The Australian transport sector is currently a major source of pollution. The sector contributes approximately 20 per cent of Australia’s total greenhouse gas emissions as well as a grave amount of toxins such as carbon monoxide, nitrogen oxides and particulates. Electric vehicles (EVs) are an increasingly important mode of transport in Australia with the potential to substantially reduce emissions of greenhouse gases and toxins.
Alongside lowering our country’s emissions, there is a second, substantial benefit to the uptake of EVs in Australia. EV batteries are further driving the transformation of the Australian energy sector by boosting energy security.
“EV batteries are large – roughly five times larger than household batteries, and when fully charged they typically store about as much energy as an average household uses over two to four days,” said Dr Björn Sturmberg, Research Leader in the Battery Storage and Grid Integration Program at ANU. “The national fleet of EV batteries could play a vital role in avoiding blackouts by jumping in to support the grid during disturbances, such as a fossil fuel generator trip,” said Dr Sturmberg.
The Realising Electric Vehicle-to-grid Services project, or REVS, will demonstrate the feasibility of EVs instantly discharging EV batteries when the national grid needs extra power.
Fifty ACT Government EVs and one ActewAGL EV will take part in the trial, which is the largest demonstration of vehicle-to-grid (V2G) services in Australia. The cross-sector project covers the whole electricity and transport supply chains and will create roadmaps and recommendations to deploy V2G technology at a national scale.
“V2G technology has been in development for decades and is now available in a select number of mass market vehicles and chargers,” said Dr Sturmberg. “The maturity of the technology has been demonstrated in overseas trials but questions remain about customer uptake. We’re seeking to discover what makes V2G attractive to customers, manufacturers and service providers.”
In the REVS trial the EV owners will be paid whenever their vehicles are plugged into the grid. If needed the vehicles will automatically inject power into the grid to help avoid black outs. This should be an attractive proposition because contingencies (threats of black outs) are rare events. EV charging should only be affected for a few hours a year while the revenues further reduce the running costs of EVs.
The ANU team of engineering, social, and economic researchers are working to understand the full range of opportunities and barriers of V2G services. This transdisciplinary approach addresses the shortcomings of previous trials, which have omitted the crucial aspects of customer and fleet decision maker expectations and experiences.
Findings will inform strategic roadmaps that industry and governments can use to accelerate and smoothen the transition. “We’re delighted to have the support of many governments and industry players in developing these roadmaps. Their perspectives, input and enthusiasm to implement the roadmaps will maximise their impacts,“ said Dr Sturmberg.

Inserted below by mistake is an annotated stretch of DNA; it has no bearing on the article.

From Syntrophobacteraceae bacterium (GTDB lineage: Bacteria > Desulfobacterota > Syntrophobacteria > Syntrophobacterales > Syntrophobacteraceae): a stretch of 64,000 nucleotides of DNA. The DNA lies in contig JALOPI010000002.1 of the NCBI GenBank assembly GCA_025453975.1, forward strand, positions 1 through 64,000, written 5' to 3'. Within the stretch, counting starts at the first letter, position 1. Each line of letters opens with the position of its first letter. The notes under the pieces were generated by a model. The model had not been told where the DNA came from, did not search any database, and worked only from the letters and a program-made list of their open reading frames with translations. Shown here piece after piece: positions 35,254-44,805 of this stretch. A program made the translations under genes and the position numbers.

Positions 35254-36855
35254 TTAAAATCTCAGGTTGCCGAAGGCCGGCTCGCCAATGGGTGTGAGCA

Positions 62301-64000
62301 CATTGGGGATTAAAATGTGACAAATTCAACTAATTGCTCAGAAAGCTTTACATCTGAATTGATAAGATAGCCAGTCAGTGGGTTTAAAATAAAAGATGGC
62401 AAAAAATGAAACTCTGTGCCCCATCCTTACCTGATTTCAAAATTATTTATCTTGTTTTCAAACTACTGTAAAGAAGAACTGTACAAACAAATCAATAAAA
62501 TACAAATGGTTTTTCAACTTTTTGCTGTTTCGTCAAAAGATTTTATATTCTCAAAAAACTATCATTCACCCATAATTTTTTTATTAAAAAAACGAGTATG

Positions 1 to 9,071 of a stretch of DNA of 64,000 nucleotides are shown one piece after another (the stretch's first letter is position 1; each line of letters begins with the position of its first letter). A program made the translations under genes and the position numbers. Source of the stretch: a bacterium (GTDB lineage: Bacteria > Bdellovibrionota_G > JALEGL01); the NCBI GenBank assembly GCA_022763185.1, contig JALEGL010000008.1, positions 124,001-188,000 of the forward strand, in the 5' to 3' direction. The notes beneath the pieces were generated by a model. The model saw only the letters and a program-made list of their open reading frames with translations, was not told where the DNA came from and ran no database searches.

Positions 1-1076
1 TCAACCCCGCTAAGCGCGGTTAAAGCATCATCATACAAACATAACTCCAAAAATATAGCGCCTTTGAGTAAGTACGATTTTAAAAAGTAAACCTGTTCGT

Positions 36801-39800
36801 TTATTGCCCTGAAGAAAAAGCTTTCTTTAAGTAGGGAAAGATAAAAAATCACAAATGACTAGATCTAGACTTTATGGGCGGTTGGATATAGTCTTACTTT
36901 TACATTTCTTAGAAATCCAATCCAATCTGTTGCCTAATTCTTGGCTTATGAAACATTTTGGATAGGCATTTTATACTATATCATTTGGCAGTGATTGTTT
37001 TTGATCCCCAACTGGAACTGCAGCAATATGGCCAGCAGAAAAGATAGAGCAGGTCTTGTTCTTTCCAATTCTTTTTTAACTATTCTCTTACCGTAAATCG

So while the mass uptake of EVs may pose challenges to the electricity system, EVs simultaneously offer new opportunities to enhance grid resilience and energy security with benefits for customers, network operators, systems operators, retailers, new businesses and governments.
The REVS project entails two work streams:
- The Development and Demonstration Workstream
The deployment of 51 V2G enabled vehicles in two fleets. This large fleet of vehicles will provide high quality data on the vehicles’ response to grid disturbances and on the financial viability of V2G services. With fleet vehicles making up over half of all new car sales in Australia, and REVS partner SG Fleet being Australia’s largest fleet management company, the learnings from this trial may impact new car sales nationally.
2. The Knowledge Sharing Workstream
Led by the Battery Storage and Grid Integration Program at the Australian National University, this workstream will provide holistic insights into the economic, technical and social implications of V2G services. The research will provide forward looking assessments of the challenges and opportunities of V2G along with practical industry and regulatory roadmaps for driving V2G services to scale.
The outputs from the project are expected to increase the recognition and understanding of V2G services, and to increase the confidence of all stakeholders in the practicality, viability and reliability of V2G services.
The A to Z of V2G – a comprehensive analysis of vehicle-to-grid technology worldwide. ARENA knowledge sharing report.
Find out more:
- REVS video
- Nissan video
- Realising Electric Vehicle-to-grid Services (REVS) website
- ARENA REVS web page
- The driving force behind REVS
- Batteries on wheels (ANU Reporter article)
- ARENA press release
- ANU press release
- Owners of electric vehicles to be paid to plug into the grid to help avoid blackouts: The Conversation
- Are 19m EVs equal to 5 Snowy 2.0s? Dr Sturmberg’s follow-up to the above Conversation article
- REVS Roadmap infographic
- REVS How It Works Generator Trip infographic
This project received funding from ARENA as part of ARENA’s Advancing Renewables Program. The views expressed herein are not necessarily the views of the Australian Government, and the Australian Government does not accept responsibility for any information or advice contained herein.